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The Carletonian

Associate Dean Beverly Nagel chosen as new Dean of the College

<e’s a new dean in town, and her name is Beverly Nagel.

Currently serving as one of three Associate Deans, Nagel will officially become Carleton’s Dean of the College on July 1st of this year. Her appointment comes about as a result of the approaching departure of current Dean, Scott Bierman. He will leave Carleton this summer for a position as President of Beloit College, thus passing on to Nagel the proverbial baton of dean-hood.

Nagel was recommended to be the one to take up this baton by the Dean of the College Advisory Group, a milieu of faculty and staff that includes, among others, the chairs of the Faculty Affairs Committee (FAC), Education and Curriculum Committee (ECC), and both current and recent faculty presidents.

President Rob Oden gives a myriad of reasons for why he believes Nagel to be the right person for the job. “Bev is trusted and respected by the on-campus community and beyond, and this trust and respect will serve her very well in the years ahead,” said Oden. He also praises her careful decision-making and her ability to communicate both tactfully and effectively. Speaking on a personal level, he added, “I was delighted to receive the recommendation of the Dean of the College Advisory Group and I look forward greatly to working closely with Professor Nagel.”

Though she has served in an administrative post since becoming an Associate Dean in the fall of 2005, Nagel will encounter a number of new roles and duties as Dean of the College. “Being Dean will involve a broader set of responsibilities,” she says. Some of these will include playing a more involved role in faculty matters such as hiring, tenure and promotion decisions, as well as having a larger hand in what she calls the “strategic planning and leadership of the college.”

As Nagel prepares to take up these new responsibilities, she describes herself as being “optimistic,” though she admits that the road ahead will be somewhat less than smooth. “It’s going to be challenging,” she said. “These are very challenging times.”

Oden has confidence in Nagel’s ability to help lead the College through these challenges, and specifically in her ability to steer it though the ever-mounting tempest of the economic crisis. “What is especially timely about her appointment,” he observed, “is that she has been deeply engaged in all of our budgetary deliberations, hence understands the challenges before the College just now.”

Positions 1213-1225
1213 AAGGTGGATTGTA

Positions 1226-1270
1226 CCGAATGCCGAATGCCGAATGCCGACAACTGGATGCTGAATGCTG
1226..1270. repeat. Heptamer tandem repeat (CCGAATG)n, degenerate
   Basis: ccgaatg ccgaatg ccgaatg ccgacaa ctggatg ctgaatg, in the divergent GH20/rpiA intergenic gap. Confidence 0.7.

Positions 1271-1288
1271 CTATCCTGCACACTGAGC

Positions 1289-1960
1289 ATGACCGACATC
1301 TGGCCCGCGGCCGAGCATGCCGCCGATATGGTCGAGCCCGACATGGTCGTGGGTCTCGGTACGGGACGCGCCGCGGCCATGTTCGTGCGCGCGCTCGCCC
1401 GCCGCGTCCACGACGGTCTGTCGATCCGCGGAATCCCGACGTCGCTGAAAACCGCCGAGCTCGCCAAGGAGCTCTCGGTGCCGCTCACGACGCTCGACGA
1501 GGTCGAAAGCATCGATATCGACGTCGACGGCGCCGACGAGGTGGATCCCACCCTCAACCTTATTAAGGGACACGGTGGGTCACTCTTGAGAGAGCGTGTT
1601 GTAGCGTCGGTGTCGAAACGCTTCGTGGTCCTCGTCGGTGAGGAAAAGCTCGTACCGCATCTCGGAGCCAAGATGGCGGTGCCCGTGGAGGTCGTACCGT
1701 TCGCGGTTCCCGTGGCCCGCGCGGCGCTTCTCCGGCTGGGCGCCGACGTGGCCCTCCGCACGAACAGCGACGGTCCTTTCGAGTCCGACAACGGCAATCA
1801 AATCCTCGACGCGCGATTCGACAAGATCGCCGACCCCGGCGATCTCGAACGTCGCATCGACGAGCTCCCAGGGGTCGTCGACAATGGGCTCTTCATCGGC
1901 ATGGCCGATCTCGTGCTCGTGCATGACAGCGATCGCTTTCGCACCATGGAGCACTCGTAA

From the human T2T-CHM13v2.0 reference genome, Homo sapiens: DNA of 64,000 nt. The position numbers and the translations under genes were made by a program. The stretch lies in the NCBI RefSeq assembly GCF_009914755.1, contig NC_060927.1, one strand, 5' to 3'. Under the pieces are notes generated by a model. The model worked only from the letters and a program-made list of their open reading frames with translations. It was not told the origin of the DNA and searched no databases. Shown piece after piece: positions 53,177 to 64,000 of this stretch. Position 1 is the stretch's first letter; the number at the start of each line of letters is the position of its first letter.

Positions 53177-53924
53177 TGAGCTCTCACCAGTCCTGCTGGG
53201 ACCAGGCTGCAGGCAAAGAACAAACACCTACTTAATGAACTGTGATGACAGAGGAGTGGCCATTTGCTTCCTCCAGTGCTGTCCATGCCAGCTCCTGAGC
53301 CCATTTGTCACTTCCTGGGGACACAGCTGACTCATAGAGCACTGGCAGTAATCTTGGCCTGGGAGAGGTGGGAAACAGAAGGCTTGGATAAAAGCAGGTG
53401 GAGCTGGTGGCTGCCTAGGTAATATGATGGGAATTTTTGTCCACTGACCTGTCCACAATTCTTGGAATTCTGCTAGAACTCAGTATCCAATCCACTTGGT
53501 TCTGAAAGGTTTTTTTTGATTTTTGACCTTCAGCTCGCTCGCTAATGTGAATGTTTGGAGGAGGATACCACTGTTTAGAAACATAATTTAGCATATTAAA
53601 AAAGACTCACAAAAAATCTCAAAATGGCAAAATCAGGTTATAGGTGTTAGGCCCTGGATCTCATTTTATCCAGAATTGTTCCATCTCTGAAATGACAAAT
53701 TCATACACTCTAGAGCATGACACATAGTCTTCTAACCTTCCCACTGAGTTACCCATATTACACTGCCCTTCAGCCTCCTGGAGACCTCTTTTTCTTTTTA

Nagel, too, has faith in her ability to help guide the College through tough times but emphasizes that it won’t be due just to her efforts, but to those of the College as a whole. “Carleton is an extremely strong institution, and that is due above all else to its people,” she said. “Already, as we have moved to address the economic crisis, our faculty, students and staff have demonstrated their commitment to the College and its core mission.”

She does admit that the College will have to make some changes in the coming months and years, but stresses that what is most important, both to her and to the Dean’s office as a whole, is that Carls are provided with a quality education. “Although there will, of necessity, be some changes in the way we do business,” she said, “we are absolutely committed to providing the most excellent liberal arts education possible to our students.”

Nagel is a Carleton alum who, before being recruited by Scott Bierman to serve as Associate Dean, spent 25 years teaching in Carleton’s Sociology and Anthropology (SOAN) Department. During that time she also taught courses in American Studies, Latin American Studies and Environmental and Technology Studies.

Upon becoming a college administrator four years ago, her professorial duties largely ceased. However, she has continued to work with students on a limited basis, including assisting with independent projects and team-teaching various courses. “I think it’s really helpful to have that connection with the students,” she said regarding this continued work and its impact on her administrative performance.

She also feels that the research she did during her time in the SOAN department was instrumental in preparing her for her current responsibilities and will continue to aid her in her work as Dean of the College. She said that this research, which studied rural development in Paraguay, consisted of “consulting on community initiatives, helping to define a community vision and putting together resources.” These are many of the same types of tasks with which she is involved and will continue to be involved at Carleton.

Nagel said that these sorts of visionary efforts, “helping to develop the vision for where Carleton is going…building it and making it stronger,” are what she has enjoyed most about being a college administrator. She calls this aspect of the job a “great opportunity. ”

“I feel very privileged and excited to be a part of that,” she said, and added that she is “looking forward to even more of that” as Dean of the College.

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